Flutes. Well, what to say about this? I'm reminded of John Cale's verdict on Venus in Furs: there was no tune like that before or since. The same with this one with its Buddhist chants and crowd noise sampled for the first minute and half (great for the chaps and chappette on stage to get a bit of a breather) then into the remaining five odd minutes of mind-blowing dance-floor euphoria. It would make the most melancholic person elated, or, as George Carlin might say: `more than happy'.
Now There Is Nothing follows, and since Flutes is such a hard act to follow, is somewhat of a disappointment, but hey, the listener needs a breather too and I'm pretty sure this one is grower.
Ends of the Earth is not bad--which in HC territory, is pretty damn good.
We now come to the penultimate track which is, to my mind, up there with the very best that HC have given us over the last ten years(!) with the added bonus of having a join-in refrain of OH-OH-OH-OHs popping up a couple of times and the priceless line: Work hard; play hard at work. Lend me your ideas--but not too fully formed. Sheer genius.
The journey ends (or with your remote, begins) with Always Been Your Love. One for anniversaries, intimate dinner parties and such good times. Personally, I can't wait for album six. Perhaps they'll call it Out of Our Heads.
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Having not heard much material by Hot Chip prior to this release, I wasn't sure of what to expect - how could I have been so blind. This is a wonderful album, full of catchy lyrics and great music. For me it tails off in the latter half as the album draws to a close, but 'In Our Heads' is definately one of the best albums from 2012. A pleasant suprise from a band that I had up to now took little notice of!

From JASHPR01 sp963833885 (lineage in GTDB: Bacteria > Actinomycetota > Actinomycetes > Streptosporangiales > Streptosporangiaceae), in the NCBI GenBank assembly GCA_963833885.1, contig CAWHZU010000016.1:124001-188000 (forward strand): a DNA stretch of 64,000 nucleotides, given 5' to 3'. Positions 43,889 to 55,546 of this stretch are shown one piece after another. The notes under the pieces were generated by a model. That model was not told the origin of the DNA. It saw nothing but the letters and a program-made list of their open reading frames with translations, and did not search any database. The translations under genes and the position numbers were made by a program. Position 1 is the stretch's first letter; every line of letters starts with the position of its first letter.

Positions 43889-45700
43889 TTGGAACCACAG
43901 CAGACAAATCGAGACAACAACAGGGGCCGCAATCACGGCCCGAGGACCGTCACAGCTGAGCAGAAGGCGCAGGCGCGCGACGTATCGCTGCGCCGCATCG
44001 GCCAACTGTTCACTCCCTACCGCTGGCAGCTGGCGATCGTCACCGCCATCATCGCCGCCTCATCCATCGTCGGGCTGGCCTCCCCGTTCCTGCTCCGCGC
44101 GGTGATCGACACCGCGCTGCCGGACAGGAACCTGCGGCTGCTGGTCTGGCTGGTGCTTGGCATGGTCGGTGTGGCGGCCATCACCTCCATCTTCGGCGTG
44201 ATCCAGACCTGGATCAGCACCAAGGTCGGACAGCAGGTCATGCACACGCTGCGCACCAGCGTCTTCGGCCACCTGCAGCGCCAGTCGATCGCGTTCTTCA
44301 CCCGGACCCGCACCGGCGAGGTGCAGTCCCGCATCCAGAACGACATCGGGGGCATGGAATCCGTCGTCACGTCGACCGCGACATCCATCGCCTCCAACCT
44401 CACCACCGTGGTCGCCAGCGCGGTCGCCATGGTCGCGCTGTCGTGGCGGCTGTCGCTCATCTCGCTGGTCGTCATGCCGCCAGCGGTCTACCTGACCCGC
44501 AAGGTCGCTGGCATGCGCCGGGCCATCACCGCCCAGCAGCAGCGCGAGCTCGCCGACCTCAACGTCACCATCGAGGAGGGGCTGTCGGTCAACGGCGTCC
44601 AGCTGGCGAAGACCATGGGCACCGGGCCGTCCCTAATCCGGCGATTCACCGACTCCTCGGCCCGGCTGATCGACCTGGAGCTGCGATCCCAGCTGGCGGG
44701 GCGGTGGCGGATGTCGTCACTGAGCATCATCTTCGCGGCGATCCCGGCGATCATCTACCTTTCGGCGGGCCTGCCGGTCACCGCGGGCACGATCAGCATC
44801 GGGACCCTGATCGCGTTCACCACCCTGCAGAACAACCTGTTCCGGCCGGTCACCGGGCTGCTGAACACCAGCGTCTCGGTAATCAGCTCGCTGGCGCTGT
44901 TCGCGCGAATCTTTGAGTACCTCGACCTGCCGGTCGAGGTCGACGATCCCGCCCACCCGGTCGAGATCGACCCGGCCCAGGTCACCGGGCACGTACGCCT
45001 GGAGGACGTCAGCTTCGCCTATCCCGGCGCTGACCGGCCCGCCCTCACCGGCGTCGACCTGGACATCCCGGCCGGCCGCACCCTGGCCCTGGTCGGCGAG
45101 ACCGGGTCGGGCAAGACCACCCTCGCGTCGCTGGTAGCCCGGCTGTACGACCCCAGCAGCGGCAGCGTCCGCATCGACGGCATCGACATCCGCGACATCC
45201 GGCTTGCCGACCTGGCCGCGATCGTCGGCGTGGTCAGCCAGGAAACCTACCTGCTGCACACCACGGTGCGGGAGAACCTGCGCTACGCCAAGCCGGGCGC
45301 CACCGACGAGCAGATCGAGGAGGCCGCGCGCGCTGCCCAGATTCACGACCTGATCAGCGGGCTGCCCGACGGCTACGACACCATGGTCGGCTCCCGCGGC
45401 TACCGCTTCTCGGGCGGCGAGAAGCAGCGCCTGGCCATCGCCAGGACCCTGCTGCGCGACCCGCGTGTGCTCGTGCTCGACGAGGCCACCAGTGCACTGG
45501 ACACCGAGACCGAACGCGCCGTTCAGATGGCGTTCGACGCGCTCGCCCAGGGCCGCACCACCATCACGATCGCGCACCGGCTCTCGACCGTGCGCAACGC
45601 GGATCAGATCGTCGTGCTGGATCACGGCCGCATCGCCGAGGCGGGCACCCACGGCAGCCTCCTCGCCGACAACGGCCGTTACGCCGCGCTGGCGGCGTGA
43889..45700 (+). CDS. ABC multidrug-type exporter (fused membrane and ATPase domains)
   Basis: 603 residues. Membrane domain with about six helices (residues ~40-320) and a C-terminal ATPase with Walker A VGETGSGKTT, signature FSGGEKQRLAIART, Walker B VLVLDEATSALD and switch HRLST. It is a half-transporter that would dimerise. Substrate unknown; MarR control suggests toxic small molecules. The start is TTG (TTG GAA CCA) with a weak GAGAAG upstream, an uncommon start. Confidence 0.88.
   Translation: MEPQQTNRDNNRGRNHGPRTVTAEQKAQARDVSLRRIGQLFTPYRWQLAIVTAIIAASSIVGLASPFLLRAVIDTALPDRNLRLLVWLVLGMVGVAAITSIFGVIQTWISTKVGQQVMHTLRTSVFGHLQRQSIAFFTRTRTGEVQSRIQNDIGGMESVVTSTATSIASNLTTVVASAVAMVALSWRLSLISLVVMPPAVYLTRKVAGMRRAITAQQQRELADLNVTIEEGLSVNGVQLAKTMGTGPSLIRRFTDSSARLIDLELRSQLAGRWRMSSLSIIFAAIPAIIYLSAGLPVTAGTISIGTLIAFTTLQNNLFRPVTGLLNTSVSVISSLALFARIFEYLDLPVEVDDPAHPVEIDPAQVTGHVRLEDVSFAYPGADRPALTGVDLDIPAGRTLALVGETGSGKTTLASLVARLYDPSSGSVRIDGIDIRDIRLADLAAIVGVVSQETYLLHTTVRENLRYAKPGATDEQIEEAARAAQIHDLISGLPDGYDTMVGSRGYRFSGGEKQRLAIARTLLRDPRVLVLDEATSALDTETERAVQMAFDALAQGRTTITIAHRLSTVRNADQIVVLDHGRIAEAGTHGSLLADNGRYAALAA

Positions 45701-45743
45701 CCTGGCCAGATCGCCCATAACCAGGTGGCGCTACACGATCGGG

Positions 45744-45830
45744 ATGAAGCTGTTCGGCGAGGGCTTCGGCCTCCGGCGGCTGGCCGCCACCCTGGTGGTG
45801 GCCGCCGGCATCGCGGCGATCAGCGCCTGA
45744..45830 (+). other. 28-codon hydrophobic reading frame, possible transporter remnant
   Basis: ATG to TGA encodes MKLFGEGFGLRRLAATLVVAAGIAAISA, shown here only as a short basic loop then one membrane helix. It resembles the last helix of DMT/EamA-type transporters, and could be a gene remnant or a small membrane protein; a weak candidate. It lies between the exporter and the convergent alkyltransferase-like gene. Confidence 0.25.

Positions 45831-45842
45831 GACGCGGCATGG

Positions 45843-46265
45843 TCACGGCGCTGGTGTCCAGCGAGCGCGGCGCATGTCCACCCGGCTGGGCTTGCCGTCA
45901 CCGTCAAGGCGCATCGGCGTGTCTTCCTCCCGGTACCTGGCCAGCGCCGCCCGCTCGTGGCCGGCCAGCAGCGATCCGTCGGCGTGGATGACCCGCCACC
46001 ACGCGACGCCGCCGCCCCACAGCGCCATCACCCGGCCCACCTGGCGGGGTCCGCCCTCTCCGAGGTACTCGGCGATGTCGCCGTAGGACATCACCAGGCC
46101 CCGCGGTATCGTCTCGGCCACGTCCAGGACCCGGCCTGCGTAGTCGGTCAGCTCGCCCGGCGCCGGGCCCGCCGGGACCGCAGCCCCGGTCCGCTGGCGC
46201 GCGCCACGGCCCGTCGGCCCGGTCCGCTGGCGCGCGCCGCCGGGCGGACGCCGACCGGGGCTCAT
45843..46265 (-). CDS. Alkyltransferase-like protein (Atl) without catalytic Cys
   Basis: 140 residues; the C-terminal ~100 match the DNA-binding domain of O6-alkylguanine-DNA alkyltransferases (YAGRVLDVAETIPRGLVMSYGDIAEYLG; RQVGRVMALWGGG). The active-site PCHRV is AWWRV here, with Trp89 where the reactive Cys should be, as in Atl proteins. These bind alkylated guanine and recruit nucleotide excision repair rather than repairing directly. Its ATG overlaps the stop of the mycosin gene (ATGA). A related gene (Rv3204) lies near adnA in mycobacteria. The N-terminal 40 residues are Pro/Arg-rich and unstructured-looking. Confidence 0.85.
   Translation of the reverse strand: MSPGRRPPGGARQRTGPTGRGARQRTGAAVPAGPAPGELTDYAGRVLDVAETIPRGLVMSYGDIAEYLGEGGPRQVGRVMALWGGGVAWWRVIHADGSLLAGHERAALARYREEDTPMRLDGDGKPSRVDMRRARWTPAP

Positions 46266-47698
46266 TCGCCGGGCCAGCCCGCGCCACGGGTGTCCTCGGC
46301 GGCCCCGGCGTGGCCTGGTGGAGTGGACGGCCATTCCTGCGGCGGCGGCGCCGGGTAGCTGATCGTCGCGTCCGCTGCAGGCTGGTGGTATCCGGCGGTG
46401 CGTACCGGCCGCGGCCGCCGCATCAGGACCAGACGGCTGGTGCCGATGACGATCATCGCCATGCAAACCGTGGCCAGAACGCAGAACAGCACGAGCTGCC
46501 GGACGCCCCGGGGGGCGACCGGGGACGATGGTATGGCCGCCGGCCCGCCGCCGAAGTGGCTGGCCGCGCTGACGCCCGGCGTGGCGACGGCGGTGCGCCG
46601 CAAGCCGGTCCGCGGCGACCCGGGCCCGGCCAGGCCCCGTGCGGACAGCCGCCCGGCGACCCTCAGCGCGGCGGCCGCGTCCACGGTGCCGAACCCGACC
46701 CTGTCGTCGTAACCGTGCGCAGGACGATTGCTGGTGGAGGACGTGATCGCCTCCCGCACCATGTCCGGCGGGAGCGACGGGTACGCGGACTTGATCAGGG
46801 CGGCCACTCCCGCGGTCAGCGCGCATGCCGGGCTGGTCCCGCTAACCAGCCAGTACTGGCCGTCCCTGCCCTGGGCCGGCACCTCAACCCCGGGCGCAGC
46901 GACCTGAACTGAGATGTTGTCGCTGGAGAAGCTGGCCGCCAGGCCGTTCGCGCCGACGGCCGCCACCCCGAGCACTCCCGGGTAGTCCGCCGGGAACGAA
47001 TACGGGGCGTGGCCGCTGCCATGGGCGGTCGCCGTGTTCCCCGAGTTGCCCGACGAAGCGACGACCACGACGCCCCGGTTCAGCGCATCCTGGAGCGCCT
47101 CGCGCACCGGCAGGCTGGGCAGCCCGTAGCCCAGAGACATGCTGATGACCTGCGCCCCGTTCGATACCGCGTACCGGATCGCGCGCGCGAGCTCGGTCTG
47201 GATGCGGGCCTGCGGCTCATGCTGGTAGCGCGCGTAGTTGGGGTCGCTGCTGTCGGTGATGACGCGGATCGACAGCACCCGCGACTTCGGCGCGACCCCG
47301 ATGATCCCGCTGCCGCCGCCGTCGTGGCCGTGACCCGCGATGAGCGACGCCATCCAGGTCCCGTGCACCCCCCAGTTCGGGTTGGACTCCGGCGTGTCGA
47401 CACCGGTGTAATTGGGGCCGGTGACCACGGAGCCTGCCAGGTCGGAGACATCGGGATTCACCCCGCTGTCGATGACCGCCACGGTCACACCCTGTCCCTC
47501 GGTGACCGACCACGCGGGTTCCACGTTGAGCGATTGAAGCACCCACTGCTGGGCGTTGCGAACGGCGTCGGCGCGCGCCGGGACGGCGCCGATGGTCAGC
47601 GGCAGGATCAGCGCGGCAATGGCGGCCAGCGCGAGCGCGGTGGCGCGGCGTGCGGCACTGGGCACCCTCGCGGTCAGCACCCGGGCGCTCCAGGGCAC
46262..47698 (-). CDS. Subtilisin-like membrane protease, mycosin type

I've never bought a hot chip album before but have liked the singles I'd heard. I was persuaded by the reviews to give this album a go and I'm glad I did. I listened to it several times initially on a long trip to the southwest and it made the journey considerably more fun!!! I'm not going to go through the album track by track, all I've got to say is if you are considering buying it I would recommend you do. It's a very good album and consistently good throughout, I now intend to buy previous hot chip albums which is a recommendation in itself!!!!
Surely the best effort yet from Hot Chip. It's got a wonderful retro feeling but with up to date sounds. The melodies are their best yet and I am already looking forward to their live performance. Best songs for me are Motion Sickness and Flutes; I am not too fond of Now there is nothing. All in all highly recommendable and a clear candidate for album of 2012.
Fantastic disc, highly recommended. Quite complex music bound up in compulsive electro beats. The only track I don’t really like is ‘Night and Day’, which I think was a single (if that terminology still holds), so that might explain its rather crass lyrics and treatment. The three following tracks are all masterpieces of the genre; ‘Flutes’ (hypnotic, upbeat), ‘Now there is nothing’ (introspective, melodic and seems to use a dog bark as percussion- can that be right?) and ‘Ends of the Earth’ (complex musical themes with a riff that sticks in your cranium). But hold on… high pitched vocals (cf Jon Anderson), impenetrable lyrics (ditto), counterpointed riffs... are HC turning into prog rockers? Come on lads, do you have a concept double album in you? Go for it!